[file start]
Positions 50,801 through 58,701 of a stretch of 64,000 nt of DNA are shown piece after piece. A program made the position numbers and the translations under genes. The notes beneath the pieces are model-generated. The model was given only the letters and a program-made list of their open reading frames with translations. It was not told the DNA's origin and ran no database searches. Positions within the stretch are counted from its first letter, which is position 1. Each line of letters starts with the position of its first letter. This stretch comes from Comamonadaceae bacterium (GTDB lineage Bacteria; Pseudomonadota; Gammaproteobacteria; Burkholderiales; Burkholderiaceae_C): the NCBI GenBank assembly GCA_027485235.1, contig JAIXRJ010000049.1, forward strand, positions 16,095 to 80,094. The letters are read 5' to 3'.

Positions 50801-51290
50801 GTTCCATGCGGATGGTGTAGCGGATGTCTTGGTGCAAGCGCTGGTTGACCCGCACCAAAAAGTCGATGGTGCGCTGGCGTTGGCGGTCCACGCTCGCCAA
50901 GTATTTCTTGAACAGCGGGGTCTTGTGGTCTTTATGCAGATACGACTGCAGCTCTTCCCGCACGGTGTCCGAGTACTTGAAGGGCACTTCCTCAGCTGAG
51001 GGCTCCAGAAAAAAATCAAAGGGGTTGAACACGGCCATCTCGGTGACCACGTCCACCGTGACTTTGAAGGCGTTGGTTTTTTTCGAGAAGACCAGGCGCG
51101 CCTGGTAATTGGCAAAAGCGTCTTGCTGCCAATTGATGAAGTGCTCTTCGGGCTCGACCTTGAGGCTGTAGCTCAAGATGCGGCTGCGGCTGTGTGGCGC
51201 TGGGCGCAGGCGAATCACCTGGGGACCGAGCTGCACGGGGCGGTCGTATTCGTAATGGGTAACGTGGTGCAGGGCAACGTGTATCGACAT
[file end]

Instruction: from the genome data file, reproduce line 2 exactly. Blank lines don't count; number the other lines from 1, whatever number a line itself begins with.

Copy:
Positions 50801-51290